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The Suicide Squad Review: A Devilishly Funny Hurricane of Carnage

  • August 04, 2021

James Gunn unleashes a devilishly funny hurricane of carnage into the DC Extended Universe. The Suicide Squad fulfills the bloody vision of the comics. Every villain turned hero is expendable in an insane mission with nearly insurmountable odds. They are wolves to the slaughter instead of the proverbial lambs. The Suicide Squad goes deep into character development at the expense of a complex plot. Cast chemistry and macabre humor carries the weight of a straightforward narrative. The Suicide Squad surpasses the original film in every regard.

The story picks up with Amanda Waller (Viola Davis) choosing new members of Task Force X at Louisiana’s notorious Belle Reve prison. Robert DuBois, aka Bloodsport (Idris Elba), is at the top of her list. He initially refuses her offer. But Amanda Waller has methods to motivate the unwilling. The team returns Colonel Rick Flag (Joel Kinnaman), Captain Boomerang (Jai Courtney), and the most fun gal at any criminal party, Harley Quinn (Margot Robbiee). Other newbies include the behemoth man-shark, Nanaue aka King Shark (Sylvester Stallone), Peacemaker (John Cena), Polka-Dot Man (David Dastmalchian), and Ratcatcher 2 (Daniela Melchior), to name a few.

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The remote island country of Corto Maltese has undergone a coup. The dictator has been replaced by an anti-American new leader (Juan Diego Botto) and his ruthless general (Joaquín Cosio). Amanda Waller couldn’t care less about their revolution. But a secret facility holds a terrifying threat to the entire world. Task Force X is dropped into a buzz saw of conflict. They learn the hard way that other sinister agendas are at play on the mission.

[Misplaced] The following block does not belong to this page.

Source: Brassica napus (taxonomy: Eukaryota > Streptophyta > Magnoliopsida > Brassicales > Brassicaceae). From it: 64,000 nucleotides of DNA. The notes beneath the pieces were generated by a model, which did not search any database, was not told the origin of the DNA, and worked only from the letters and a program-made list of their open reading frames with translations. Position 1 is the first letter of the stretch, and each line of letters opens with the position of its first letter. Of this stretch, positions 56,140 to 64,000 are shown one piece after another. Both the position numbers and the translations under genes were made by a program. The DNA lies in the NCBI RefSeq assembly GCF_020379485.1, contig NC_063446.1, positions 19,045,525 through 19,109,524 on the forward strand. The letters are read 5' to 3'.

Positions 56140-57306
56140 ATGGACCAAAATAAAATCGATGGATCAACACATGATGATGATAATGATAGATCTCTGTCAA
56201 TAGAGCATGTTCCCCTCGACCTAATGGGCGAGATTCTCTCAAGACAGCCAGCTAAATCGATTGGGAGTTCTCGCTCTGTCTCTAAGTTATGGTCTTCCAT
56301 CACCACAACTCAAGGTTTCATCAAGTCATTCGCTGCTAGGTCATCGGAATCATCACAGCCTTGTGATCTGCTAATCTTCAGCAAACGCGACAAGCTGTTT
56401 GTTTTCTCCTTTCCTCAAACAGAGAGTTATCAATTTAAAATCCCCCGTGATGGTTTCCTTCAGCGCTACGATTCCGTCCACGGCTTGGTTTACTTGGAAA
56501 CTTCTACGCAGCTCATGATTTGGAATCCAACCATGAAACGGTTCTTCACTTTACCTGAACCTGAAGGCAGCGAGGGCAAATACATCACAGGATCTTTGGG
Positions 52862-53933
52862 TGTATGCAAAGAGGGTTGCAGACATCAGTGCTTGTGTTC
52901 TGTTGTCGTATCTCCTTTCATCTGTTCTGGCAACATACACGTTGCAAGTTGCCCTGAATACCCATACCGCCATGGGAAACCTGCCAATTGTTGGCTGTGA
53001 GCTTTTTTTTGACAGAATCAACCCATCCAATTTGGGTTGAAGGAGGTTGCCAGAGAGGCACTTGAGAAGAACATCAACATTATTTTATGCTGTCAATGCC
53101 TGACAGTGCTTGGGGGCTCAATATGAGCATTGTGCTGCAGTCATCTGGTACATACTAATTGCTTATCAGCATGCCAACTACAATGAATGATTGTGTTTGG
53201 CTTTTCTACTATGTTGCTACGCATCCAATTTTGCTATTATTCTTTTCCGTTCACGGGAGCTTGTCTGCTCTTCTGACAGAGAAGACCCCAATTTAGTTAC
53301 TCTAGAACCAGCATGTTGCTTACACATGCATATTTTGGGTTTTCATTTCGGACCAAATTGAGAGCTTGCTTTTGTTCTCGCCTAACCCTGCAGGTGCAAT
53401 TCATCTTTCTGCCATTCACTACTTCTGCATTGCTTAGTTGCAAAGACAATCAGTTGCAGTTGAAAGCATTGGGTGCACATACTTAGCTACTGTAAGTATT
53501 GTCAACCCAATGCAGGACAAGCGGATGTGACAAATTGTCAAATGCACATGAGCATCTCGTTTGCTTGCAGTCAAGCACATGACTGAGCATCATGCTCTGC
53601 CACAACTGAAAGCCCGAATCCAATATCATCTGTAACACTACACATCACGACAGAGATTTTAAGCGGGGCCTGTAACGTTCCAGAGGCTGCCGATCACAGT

The Suicide Squad takes savage delight in gruesome outcomes. Every character gets a moment to shine, or die horribly in a hilarious fashion. Half the fun is guessing who makes it through to the end. Writer/director James Gunn (Super, Guardians of the Galaxy) has a field day exploring the bizarre abilities of his freakshow team. The sheer creativity involved in the ultra-violent action scenes are worthy of applause. TDK (Nathan Fillion) and Polka-Dot Man have some of the weirdest powers you’ll ever see on screen.

Idris Elba plays the exact same lead character better than Will Smith. Bloodsport and Deadshot are pretty much identical. When Will Smith didn’t return for the sequel, the producers just hired someone else for the same role with a different name. They chose his replacement wisely. Idris Elba owns this film as the straight man surrounded by mutants and psychos. He’s a laugh riot bickering with Peacemaker, a father figure to Ratcatcher 2, and an ass-kicking machine mowing down baddies. Any doubts about Bloodsport are squashed within minutes of the runtime.

James Gunn uses clever filmmaking techniques to transition between scenes. The film is broken down into chapters and incorporates artistically done flashbacks to give the characters more exposition. The result is a believable emotional core to the gang of oddballs. Gunn has an uncanny ability to humanize the strangest things. Weasel, a motion capture performance from his brother, Sean Gunn, never speaks, but is oddly compelling. Small moments stand out in the sea of extremes.

The Suicide Squad is chum in the water for a ravenous fan base. This is not a film for the squeamish or those with no interest in a hardcore comic adaptation. It’s a wild ride from start to finish. I was hoping for a more detailed plot, but am more than satisfied with James Gunn’s vision. The Suicide Squad is a production of Atlas Entertainment, DC Films, and the Safran Company. The film will be released concurrently on August 6th in theaters and HBO Max by Warner Bros.

Article source: https://movieweb.com/the-suicide-squad-review/

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